The training was elaborate, with “practical illustrations” and dummies, and afterward, bank employees were invited to a barbecue with Police Chief James “Two Gun” Davis. Some tellers had long practiced the skill. Madeline Morneau was twice featured in The Times in 1926, described as a “crack shot” and a member of the First National Bank pistol team.
— Legal marijuana use still costs people jobs. A new state bill would require employers in the public and private sectors to accommodate workers and job applicants who use medical marijuana.
— Newsom wants California to be able to take over PG&E in case of serious safety violations. Now state regulators have proposed a path to making that happen.
— Should insurance companies be able to deny coverage to homeowners in wildfire zones? Not if state lawmakers have anything to say about it.
— Porterville police have arrested two 13-year-old boys in connection with a deadly fire at a public library in the central California city. One firefighter died and another is missing.
— The Robert Durst murder trial is just getting started, but it’s decades in the making, with a complex cast of people involved.
HOLLYWOOD AND THE ARTS
— Author Charles Portis died this week at age 86. He’s famous for “True Grit,” but he was so much more.
— A hologram of the late Whitney Houston will go on tour. Our pop music critic got a preview and found that “An Evening With Whitney” sounds great, looks lifelike and is still super creepy.
— In the southwestern German city of Hanau, authorities say nine people were killed and five wounded in shootings in and outside two hookah lounges. The suspect was found dead.
— A federal appeals court ruled that Florida can’t bar felons who have served their time from registering to vote over unpaid fines and fees, as a law passed by the Republican-led Legislature would do. In 2018, Floridians overwhelmingly voted to let most such felons regain the right to vote.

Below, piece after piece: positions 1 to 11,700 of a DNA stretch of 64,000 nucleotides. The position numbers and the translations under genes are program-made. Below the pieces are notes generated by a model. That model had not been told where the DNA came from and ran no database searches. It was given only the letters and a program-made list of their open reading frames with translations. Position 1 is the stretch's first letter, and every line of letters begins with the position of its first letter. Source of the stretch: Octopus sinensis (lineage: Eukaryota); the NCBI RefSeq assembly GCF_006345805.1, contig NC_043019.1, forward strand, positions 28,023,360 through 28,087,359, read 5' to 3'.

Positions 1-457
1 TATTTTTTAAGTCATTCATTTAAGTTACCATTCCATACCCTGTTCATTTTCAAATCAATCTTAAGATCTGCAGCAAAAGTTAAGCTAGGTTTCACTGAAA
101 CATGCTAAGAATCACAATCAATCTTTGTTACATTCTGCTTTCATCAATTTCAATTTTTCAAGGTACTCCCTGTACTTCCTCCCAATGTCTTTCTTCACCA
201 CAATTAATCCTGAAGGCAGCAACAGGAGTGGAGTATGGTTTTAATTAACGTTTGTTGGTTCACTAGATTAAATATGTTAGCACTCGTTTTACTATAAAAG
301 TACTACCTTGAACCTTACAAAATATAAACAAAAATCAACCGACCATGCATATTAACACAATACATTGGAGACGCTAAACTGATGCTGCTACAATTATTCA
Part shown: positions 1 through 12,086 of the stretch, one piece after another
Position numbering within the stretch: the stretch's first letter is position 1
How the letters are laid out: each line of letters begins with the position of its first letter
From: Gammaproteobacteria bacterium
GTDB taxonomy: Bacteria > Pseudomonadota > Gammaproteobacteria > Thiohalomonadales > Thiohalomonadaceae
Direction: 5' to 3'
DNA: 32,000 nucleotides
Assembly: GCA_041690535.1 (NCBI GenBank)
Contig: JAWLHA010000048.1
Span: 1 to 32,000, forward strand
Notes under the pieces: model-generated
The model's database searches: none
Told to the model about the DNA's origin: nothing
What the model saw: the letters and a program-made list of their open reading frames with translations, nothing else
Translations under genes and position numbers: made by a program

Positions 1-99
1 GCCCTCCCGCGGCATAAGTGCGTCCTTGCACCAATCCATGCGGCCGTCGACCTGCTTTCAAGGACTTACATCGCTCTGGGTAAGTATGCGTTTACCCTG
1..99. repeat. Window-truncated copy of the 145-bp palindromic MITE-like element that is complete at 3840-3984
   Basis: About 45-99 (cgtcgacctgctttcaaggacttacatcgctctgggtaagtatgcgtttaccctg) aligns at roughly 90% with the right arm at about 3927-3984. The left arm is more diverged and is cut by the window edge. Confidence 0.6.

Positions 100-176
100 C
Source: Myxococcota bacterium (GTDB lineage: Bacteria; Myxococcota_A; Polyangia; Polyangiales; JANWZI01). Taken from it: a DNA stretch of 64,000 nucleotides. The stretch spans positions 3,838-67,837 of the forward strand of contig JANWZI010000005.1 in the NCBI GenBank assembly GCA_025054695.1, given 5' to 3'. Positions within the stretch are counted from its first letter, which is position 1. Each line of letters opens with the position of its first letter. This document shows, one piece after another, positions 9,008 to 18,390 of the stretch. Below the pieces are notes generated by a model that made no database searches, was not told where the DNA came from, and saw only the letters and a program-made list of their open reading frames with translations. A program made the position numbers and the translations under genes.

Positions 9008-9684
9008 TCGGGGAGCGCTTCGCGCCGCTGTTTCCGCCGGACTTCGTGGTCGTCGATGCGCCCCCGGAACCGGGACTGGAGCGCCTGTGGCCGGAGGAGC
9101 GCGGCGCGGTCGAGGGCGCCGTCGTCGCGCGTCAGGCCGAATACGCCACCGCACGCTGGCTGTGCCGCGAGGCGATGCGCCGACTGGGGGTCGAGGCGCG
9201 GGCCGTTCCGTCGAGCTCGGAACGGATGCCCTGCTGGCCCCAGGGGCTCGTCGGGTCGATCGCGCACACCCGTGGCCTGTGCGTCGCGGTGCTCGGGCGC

— British Prime Minister Boris Johnson’s strict new post-Brexit immigration plan would make it much harder for people from European Union countries to live and work in the U.K. and has British employers asking: Who will build our houses and pick our vegetables?
— China has expelled three Wall Street Journal reporters over a column published in the newspaper’s Opinion section, which is separate from its news operations, under the headline “China Is the Real Sick Man of Asia.”
— A Korean American stand-up comic walks into a bar in Korea. Hilarity ensues — or so Danny Cho hopes as he moves his career abroad.
— From undead to dead: Universal Studios Hollywood’s “Walking Dead” attraction will be killed off next month.
— A “smart” reusable cup? McDonald’s and Starbucks are testing RFID chips or QR codes that would let customers reuse cups for weeks or months.
— Sophie Luoto has been promoted to the Rams director of football operations. She will be the highest-ranking woman on the football side of the franchise.
— The best quotes on the Astros cheating scandal, in handy meme form.
— Newsom’s homelessness plan has some good elements but is also woefully vague on some key points, The Times’ editorial board writes.
— The editorial board has endorsed George Gascón for L.A. County district attorney, saying Jackie Lacey isn’t the energetic innovator and leader the office needs.
— To understand Kobe Bryant’s helicopter crash, it helps to know what it’s like to fly in iffy weather, writes Peter Garrison, who writes a column analyzing airplane accidents for Flying Magazine.
WHAT OUR EDITORS ARE READING
— As tech giants stumbled, Wikipedia went from a punchline to one of the last good places on the internet. (Wired)
— A generation of self-described witches is emerging. How magic became cool (and lucrative) in the Trump era. (The Atlantic)
ONLY IN L.A.
Jennifer Songster and Christina Nhek didn’t fly 20 hours and spend eight days in Cambodia to visit Angkor Wat. Instead, they were on a five-figure shopping spree, all to benefit the Mark Twain Branch of the Long Beach Public Library, home to one of America’s largest public library collections of Khmer books. Few systems send their librarians so far afield. But their effort matters now more than ever because of how dramatically the U.S. — and L.A. County in particular — has changed, and with it the languages its families speak at home.